Pierce, Charles, editor, Best American Sports Writing 2019, Mariner, 2019. I blew through this book in about a week, which is amazing considering it was in my take-your-time-reading-this spot. Every essay except two was good, and many were exceptional. Plus this was edited, which means Pierce put these in reading order, which the chronological reader/editor in me loves, loves, loves. This is the best volume of this particular anthology series that I’ve read.
Ryan, W.C., A House of Ghosts, Arcade, 2019. I love this book. I was reading it when the stupid COVID-19 crisis ramped up here in the U.S., and the book was the perfect escape. What is this book, genrewise? Hell if I know. It’s a spy novel, it’s a mystery novel, it’s a ghost story, it’s a historical, it’s suspense with romance, and so much more. Some of the reviewers compare it to Agatha Christie, but I wouldn’t have read it if that were the case.
The set-up is that a group of people are trapped in a manor house on a remote island (very Christie) with a storm bearing down on them (also Christie). But the point of them being in the house—at least for many of them—is that the couple who own the house want to have a seance to communicate with their (maybe) dead son. He (maybe) died in the current war, which happens to be WWI. It’s 1917, after all, and the effects of the war are really being felt around Europe.
Our hero and heroine are there on behalf of some spy agency to figure out who is selling secrets to the enemy about munitions, and while that’s important, it’s really not what the book is about. The book is about hauntings, and family and so much more.
The setting is thin in the first two chapters, probably because (I’m guessing) some editor wanted those chapters added later. Once we get to the house, everything ramps up. You can feel the cold and the atmosphere and all that fun stuff.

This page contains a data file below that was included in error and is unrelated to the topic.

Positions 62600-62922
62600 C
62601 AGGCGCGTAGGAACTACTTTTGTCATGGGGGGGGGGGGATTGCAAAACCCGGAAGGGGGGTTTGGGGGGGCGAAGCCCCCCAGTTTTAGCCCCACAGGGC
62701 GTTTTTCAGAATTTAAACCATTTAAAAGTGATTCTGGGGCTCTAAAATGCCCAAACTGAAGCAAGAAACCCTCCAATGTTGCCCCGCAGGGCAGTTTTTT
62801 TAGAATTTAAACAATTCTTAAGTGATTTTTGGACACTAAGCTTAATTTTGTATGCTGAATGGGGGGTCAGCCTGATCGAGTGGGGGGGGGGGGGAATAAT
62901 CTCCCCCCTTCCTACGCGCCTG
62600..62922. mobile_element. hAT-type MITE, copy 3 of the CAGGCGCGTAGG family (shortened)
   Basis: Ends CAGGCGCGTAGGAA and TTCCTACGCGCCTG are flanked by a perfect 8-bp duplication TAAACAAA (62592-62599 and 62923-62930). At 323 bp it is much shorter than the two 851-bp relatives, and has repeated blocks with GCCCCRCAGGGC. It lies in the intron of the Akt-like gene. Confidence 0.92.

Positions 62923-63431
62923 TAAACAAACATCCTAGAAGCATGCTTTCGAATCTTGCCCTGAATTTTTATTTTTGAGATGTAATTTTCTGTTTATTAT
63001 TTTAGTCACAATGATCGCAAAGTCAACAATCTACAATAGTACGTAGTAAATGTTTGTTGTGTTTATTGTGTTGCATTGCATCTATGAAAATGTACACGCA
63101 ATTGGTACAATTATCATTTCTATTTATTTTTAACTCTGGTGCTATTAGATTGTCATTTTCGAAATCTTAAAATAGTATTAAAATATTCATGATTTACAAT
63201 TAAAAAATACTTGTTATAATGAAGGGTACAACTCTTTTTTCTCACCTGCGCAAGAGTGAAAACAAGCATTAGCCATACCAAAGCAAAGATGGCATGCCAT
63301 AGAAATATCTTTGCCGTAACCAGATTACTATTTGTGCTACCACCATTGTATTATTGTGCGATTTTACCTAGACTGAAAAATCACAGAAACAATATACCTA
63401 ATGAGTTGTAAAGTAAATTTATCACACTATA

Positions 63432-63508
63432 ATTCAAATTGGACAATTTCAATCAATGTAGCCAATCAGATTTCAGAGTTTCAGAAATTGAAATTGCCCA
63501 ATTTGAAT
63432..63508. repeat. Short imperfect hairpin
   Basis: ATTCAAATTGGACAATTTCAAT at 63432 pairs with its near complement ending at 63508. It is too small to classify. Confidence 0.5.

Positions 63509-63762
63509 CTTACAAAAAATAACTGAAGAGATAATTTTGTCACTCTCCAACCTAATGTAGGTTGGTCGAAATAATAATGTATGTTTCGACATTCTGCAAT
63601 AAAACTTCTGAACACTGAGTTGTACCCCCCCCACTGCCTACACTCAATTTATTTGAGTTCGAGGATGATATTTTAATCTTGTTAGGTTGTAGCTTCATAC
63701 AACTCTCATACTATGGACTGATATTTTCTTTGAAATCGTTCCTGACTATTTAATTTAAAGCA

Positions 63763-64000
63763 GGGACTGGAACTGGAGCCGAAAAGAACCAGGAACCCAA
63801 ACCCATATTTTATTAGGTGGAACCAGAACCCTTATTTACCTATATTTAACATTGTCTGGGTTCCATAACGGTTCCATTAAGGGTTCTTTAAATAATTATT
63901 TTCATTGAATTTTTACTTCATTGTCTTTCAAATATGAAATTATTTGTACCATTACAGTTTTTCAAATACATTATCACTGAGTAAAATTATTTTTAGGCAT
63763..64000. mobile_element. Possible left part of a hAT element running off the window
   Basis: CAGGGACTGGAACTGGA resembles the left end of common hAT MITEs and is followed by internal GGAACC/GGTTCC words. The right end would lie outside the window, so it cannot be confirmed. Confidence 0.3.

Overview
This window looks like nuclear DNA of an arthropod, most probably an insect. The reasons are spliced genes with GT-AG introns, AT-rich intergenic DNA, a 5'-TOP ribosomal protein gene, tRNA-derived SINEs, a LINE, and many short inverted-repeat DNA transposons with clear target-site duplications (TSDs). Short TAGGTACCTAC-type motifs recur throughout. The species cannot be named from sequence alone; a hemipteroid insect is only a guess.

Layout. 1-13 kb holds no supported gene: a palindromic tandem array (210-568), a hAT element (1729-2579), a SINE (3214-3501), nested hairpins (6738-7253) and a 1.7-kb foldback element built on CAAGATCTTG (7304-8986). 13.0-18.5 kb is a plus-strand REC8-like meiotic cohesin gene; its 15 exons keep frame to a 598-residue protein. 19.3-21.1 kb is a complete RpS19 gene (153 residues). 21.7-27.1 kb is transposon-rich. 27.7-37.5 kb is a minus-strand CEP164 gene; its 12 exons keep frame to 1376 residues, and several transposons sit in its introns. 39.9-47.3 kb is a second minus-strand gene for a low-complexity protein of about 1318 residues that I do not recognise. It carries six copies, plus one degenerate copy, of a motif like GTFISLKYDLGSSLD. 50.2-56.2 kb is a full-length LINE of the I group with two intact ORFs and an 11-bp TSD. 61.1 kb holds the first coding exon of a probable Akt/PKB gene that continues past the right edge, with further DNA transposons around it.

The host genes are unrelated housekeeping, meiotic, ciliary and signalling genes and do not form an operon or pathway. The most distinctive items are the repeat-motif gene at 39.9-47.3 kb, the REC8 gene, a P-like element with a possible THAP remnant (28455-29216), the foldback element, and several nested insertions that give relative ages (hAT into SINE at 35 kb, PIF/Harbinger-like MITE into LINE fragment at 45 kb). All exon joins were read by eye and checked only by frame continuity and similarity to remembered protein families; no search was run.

I found this to be the perfect escape read.
Schwab, Victoria, Tunnel of Bones, Scholastic Press, 2019. Oh, my goodness, Victoria Schwab has been to the catacombs! She captured tourist Paris beautifully. This book is the second in the City of Ghosts series. Our young heroine, Cassidy Blake, who actually sees the other side is visiting Paris along with her famous parents who run a ghost-hunting show (they can’t see ghosts) and with her ghostly best friend Jacob and her cat. The scenes in the catacombs are scary and accurate, and made me remember what I did when I left the catacombs. I went back to my room and took a shower, because something icky dripped on my head the entire time I was down there. And I got stories out of it, and so did she.
Very tense, in a good way, and lots of fun Paris details, great character interaction, and a sympathetic poltergeist! Well done and worth the read.
Streep, Abe, “What The Arlee Warriors Were Playing For,” Best American Sports Writing 2019, edited by Charles P. Pierce, Mariner, 2019. A lovely piece about small town sports, about loss and that one good player, and teen suicide and…oh, read it. It’s got heart and it’s suspenseful.
Weaver, Caity, “My Magical Quest to Destroy Tom Brady And Win a Philadephia Eagles Mini-Fridge At Super Bowl LII,” Best American Sports Writing 2019, edited by Charles P. Pierce, Mariner, 2019. Another piece about a non-fan at a bowl game, this one the biggest game of all. Weaver agreed to cover the game as a non-fan if her colleagues bought her a mini-fridge, provided she complete a Scavenger Hunt during the game. No spoilers here, but wow, some of the pieces of that hunt were fun. They included “cast a spell on the Patriots to lose,” and “ride on a private airplane.” Some were easy, like find a Diet Coke, and some looked impossible. Reading this was so much fun, I wanted to participate next time…until I actually thought about it.